Neil Kelleher, Walter and Mary Elizabeth Glass Professor of Chemistry, Molecular Biosciences, and Medicine at Northwestern University, will present his groundbreaking work and insights at US HUPO 2024 in Portland, Oregon next week as the 2024 recipient of the Donald F. Hunt Distinguished Contribution in Proteomics Award.

“Dr. Kelleher epitomizes a focused achievement within the realm of proteomics,” stated HUPO leadership in their press announcement. “This award recognizes his unparalleled contributions to targeted applications in top-down proteomics, natural products discovery, and chromatin biology, and celebrates Kelleher’s impact on proteomics research.”

Kelleher, the Director of Northwestern’s Chemistry of Life Processes Institute and its 50-person Proteomics Center of Excellence, will speak at US HUPO 2024 on Monday, March 11, 2024, from 8:30 AM to 9:05 AM PT.  In addition to celebrating the legacy of Professor Donald F. Hunt, whose approach to science, technology and mentorship has had an enormous impact on the field, Kelleher will explain his pioneering approach to detecting and characterizing human proteins in his plenary talk, ‘Harnessing Mass Spectrometry to Help Domesticate the Human Proteome.’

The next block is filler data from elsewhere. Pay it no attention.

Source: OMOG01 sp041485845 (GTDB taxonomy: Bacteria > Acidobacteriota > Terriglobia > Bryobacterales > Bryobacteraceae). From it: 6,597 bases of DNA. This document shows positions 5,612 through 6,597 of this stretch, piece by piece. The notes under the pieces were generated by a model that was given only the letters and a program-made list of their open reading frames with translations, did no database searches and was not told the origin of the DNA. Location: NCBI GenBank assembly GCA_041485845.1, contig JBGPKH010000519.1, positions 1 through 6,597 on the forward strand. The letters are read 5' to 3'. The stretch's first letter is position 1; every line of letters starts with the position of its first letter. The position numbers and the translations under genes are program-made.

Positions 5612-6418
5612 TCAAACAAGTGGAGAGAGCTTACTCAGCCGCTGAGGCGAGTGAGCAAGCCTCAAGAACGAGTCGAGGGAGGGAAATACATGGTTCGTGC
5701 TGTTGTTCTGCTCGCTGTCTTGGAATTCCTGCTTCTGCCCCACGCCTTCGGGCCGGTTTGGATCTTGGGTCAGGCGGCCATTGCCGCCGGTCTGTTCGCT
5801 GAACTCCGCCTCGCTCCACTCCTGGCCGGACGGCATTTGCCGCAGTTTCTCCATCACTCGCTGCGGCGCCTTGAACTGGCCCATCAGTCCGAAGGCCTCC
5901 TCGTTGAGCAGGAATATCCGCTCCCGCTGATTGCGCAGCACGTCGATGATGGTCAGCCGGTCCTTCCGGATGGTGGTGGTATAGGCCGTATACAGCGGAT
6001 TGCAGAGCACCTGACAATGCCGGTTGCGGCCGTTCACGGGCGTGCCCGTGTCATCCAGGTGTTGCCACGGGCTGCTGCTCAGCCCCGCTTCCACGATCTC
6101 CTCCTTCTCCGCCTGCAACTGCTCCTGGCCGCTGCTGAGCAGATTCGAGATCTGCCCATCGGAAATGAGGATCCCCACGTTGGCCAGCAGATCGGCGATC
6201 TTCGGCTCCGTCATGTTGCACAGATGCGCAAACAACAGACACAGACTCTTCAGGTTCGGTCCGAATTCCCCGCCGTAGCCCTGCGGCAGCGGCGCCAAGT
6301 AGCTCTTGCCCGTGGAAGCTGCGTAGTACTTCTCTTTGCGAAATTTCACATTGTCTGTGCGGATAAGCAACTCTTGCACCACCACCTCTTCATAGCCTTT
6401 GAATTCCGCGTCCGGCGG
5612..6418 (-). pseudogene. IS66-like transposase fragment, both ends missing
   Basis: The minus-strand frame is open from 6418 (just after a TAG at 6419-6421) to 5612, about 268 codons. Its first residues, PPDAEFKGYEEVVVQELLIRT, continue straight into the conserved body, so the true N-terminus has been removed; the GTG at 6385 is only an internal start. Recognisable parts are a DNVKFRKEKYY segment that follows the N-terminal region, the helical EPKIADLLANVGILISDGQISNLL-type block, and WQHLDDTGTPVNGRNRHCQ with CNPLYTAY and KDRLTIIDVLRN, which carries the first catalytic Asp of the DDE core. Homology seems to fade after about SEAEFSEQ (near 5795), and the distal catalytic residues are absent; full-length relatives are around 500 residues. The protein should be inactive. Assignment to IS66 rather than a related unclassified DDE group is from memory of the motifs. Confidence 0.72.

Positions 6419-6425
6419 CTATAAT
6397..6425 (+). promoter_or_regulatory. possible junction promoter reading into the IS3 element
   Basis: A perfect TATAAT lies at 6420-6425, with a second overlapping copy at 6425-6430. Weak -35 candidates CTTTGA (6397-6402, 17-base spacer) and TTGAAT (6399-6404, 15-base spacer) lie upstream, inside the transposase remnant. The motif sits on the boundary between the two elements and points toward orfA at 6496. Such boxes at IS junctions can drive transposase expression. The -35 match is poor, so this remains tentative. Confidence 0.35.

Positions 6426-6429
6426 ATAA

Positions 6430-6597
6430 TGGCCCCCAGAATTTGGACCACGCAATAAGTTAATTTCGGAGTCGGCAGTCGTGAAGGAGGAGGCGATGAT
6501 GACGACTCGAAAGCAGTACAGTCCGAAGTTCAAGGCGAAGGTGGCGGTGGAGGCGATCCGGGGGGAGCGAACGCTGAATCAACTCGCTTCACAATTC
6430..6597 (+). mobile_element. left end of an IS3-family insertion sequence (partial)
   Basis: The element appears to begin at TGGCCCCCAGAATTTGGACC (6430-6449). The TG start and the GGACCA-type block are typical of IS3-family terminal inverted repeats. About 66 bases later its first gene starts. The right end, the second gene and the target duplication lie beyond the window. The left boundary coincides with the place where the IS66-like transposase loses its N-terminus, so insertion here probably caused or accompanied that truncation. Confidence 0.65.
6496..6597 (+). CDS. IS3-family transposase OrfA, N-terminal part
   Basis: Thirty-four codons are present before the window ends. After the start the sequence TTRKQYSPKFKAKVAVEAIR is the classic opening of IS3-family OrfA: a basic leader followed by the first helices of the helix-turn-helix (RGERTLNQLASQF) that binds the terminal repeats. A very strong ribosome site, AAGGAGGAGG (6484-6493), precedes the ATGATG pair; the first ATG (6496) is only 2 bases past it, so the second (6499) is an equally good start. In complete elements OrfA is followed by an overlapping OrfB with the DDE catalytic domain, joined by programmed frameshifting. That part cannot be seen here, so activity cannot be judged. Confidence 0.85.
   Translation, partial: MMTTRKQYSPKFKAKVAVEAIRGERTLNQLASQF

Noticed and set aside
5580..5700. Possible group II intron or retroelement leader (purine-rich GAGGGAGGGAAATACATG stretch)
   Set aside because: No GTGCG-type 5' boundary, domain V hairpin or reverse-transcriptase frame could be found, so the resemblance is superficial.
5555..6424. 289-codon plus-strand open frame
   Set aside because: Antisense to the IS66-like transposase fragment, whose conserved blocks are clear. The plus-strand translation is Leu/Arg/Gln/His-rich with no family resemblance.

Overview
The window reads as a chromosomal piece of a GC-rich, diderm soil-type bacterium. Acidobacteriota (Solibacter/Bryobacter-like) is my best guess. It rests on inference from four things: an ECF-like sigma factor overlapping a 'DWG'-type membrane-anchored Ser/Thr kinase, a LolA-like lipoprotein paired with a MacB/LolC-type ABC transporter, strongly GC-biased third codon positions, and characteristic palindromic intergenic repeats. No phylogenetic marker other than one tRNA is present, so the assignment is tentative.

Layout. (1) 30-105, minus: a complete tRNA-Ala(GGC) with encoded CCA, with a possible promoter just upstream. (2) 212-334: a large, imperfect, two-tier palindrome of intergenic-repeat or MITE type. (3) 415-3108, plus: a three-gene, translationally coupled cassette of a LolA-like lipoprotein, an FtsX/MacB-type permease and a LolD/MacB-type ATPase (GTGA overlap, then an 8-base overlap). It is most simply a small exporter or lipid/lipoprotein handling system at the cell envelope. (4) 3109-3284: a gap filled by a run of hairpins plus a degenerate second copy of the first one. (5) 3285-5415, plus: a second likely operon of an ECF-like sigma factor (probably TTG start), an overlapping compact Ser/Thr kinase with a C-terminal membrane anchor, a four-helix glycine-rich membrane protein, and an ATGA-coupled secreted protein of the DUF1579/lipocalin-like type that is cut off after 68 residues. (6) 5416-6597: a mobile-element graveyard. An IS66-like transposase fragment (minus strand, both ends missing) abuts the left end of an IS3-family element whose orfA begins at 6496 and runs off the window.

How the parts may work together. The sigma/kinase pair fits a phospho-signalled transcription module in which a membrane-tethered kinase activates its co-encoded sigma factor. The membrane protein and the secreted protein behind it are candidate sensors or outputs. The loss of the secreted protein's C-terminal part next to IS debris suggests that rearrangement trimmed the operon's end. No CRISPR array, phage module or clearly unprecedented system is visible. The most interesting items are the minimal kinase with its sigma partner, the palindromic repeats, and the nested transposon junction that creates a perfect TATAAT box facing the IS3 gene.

For over twenty years, the Kelleher Group has invented new methods to discover the exact forms of protein molecules in human cells. The world has come to call these “proteoforms.” Kelleher uses “Top-Down” Proteomics to discover, characterize and assign function to them with increasing efficiency. The “domestication” of the human proteome via precise compositional mapping will improve the efficiency of basic and clinical research and therefore enhance diverse goals for the 21st Century, including designer organs, personalized medicine, and early detection of human disease. A recent article in Science (2022, 375: 411-418) typifies the promise and crescendo of activity in this area of proteomics, advanced consistently by Kelleher over the past 25 years.

A non-profit association, US HUPO (US Human Proteome Organization) engages in scientific and educational activities to encourage the use of proteomics technologies and to disseminate knowledge about the human proteome and that of model organisms. Learn more about US HUPO at